I live on the Upper East Side in the middle of a pretty block.
If you go west, all is clean and peaceful, doormen sweeping, hosing down the pavement. Seasonal flowers planted on each esplanade.
However, if you go east, it’s a whole other story.
Between jackhammers digging up the street, breaking pipes like it’s a way of life. Swarms of commuters, faces buried in their phones, pushing their way, without pause nor apology. The professional panhandlers, every few feet, begging and perfecting their wanton wails, even though we see them later, jumping into taxis.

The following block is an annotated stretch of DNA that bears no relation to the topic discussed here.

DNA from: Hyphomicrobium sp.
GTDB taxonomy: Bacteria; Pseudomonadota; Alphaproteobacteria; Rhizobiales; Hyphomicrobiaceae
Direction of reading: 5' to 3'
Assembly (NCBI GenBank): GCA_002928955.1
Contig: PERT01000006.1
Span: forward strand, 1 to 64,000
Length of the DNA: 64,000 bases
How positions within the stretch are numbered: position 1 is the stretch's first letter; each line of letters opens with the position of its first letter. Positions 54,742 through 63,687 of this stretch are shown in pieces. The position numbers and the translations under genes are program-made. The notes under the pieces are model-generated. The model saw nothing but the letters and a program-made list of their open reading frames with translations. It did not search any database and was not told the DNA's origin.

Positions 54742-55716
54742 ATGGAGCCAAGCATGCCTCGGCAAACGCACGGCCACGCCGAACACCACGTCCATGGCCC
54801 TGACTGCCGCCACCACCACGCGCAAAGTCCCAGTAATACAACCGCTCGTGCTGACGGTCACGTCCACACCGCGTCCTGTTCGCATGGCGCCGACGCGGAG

A new guy has joined the team who, when you say no, screams…you hunky bitch…you white, rich bitch…you can’t give me nothin?
Me, with my Starbucks card still filled with birthday presents, I’m betting Don Rickles has more cash than I do.
How can you live there? I’m often asked. Aren’t you afraid?
Actually no. Do I need to be careful and watch my back, like in any jungle? Absolutely. Is it pleasant to be accosted that way, whether it’s about money or noise, rudeness or crowding, just trying to get down the street?
I hate it, grateful I can meander the other way where civility is not yet a thing of the past.
What can I say?
I love New York. It’s my home, even when she belongs in rehab.